Head of Xbox Phil Spencer has reacted to rumors that PlayStation is working on a service similar to Xbox Game Pass, saying that he sees it as “an inevitability” and is “the right answer” for how to get games to players.
Speaking to IGN’s Ryan McCaffrey, Spencer addressed the recent rumors, which have pointed to a new service codenamed Spartacus set to replace the existing PS Plus service.
“As you know,” Spencer began, “so many of these things actually intertwine with themselves, from [backwards compatibility] in terms of a way of building out a library of games that we have shipping on PC and console simultaneously […] knowing that Game Pass is gonna come and we wanna bring Game Pass to multiple platforms – all of these decisions kind of stack on top of themselves.
“I don’t mean it to sound like we’ve got it all figured out, but I think the right answer is allowing your customers to play the games they wanna play, where they wanna play them, and giving them choice about how they build their library, and being transparent with them about what our plans are in terms of our PC initiatives and our cross-gen initiatives and other things.
“So when I hear others doing things like Game Pass or coming to PC, it makes sense to me because I think that’s the right answer.”
Spencer continued by saying that he doesn’t see Sony’s apparent willingness to emulate Xbox’s bold approach as proof he and his team were right to push for Game Pass early – more that it’s proof that things were always going to go this way in the industry:
“I don’t really look at it as validation. I actually, when I’m talking to our teams, I talk about it as an inevitability. So for us, we should continue to innovate, continue to compete, because the things that we’re doing might be advantages that we have in the market today, but they’re just based on us going first, not that we’ve created something that no one else can go create.
“I like it because it feeds our energy on what are the next things that we should be working on as we continue to build out the things that we’ve done in the past. Because I think the right answer is to ship great games, ship them on PC, ship them on console, ship them on cloud, make them available Day 1 in the subscription. And I expect that’s what our competitor will do.”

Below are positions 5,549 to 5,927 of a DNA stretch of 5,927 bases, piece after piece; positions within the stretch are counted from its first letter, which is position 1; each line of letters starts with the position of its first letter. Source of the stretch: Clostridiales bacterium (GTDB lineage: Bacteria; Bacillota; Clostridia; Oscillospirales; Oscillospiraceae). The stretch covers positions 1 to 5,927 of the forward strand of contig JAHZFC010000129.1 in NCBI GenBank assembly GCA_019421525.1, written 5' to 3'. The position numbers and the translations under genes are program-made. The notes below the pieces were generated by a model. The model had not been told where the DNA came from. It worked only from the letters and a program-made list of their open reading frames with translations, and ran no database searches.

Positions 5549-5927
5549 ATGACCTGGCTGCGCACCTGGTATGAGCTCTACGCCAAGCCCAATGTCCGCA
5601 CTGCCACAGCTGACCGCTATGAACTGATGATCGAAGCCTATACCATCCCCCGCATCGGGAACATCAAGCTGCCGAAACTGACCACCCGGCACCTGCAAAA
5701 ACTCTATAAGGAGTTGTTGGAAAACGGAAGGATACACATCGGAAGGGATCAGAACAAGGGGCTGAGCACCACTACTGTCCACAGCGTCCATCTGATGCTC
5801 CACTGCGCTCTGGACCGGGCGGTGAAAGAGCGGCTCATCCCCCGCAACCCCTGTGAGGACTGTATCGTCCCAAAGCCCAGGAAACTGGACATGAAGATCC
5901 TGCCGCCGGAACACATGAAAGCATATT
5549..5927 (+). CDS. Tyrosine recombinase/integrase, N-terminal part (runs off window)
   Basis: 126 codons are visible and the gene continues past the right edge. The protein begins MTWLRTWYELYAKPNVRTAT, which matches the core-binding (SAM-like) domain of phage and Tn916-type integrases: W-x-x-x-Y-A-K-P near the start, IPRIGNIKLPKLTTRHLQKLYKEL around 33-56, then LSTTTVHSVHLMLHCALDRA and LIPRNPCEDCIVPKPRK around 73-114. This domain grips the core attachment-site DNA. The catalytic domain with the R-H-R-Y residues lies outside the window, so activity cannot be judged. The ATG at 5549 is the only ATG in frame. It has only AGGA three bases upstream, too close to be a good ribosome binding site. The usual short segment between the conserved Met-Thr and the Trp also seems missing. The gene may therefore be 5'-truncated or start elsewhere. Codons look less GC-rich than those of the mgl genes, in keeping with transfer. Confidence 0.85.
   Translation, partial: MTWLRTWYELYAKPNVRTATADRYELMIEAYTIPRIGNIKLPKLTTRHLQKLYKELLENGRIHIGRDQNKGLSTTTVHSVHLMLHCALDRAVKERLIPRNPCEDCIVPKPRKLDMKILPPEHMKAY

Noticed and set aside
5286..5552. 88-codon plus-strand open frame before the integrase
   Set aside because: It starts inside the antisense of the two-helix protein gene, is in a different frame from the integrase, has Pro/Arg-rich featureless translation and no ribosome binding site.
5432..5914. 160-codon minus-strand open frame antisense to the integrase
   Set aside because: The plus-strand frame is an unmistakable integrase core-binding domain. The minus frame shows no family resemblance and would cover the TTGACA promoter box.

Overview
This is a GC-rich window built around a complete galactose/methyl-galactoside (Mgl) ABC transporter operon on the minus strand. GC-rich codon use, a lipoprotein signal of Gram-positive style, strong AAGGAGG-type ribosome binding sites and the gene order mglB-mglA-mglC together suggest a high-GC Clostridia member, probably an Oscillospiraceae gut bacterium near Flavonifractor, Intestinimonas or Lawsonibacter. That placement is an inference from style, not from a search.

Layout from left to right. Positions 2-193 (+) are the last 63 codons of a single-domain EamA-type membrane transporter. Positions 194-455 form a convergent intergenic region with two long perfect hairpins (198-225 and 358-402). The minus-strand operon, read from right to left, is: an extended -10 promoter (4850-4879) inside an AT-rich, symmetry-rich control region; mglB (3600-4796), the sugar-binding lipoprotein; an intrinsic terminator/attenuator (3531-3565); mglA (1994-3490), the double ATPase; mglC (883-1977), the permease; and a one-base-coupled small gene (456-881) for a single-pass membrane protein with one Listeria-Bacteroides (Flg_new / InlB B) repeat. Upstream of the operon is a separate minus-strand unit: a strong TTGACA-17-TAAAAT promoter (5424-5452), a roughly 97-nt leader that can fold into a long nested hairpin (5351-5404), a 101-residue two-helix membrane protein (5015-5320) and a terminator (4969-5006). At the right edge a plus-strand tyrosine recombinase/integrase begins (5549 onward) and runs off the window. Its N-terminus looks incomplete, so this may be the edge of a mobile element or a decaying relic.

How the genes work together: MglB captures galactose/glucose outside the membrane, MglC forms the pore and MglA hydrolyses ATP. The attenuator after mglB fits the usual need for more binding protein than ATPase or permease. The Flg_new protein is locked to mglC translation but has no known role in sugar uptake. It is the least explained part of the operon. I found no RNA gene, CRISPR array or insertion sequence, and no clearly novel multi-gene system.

In recent years, Spencer has spearheaded a few inititatives at Xbox that Sony appears to be coming around to a little later. In 2016, Microsoft announced the Xbox Play Anywhere scheme, which saw all Microsoft Studios games released simultaneously on Xbox and PC, with cross-play and cross-buy. In the last few years, Sony has begun increasing the number of PC ports it creates for PlayStation exclusives, even launching a PC brand and acquiring a PC port specialist.
Xbox has also slowly created a large catalog of backwards compatible titles, with many games from as far back as the original Xbox available to play with no impediment on Xbox Series consoles. While almost all PS4 games are backwards compatible on PS5, rumours have begun spreading that Sony is working on extending that to at least PS3 compatibility in future.
Xbox Game Pass has been Microsoft’s boldest and best received new idea in recent years, however, making a swathe of games (including all Xbox first-party exclusives) available as part of a single subscription fee. Sony Interactive Entertainment CEO Jim Ryan previously said that PlayStation exclusives would not be put on a subscription service, but the recent Spartacus rumours point to a subscription catalog, and perhaps a more expensive tier that includes backwards compatible games.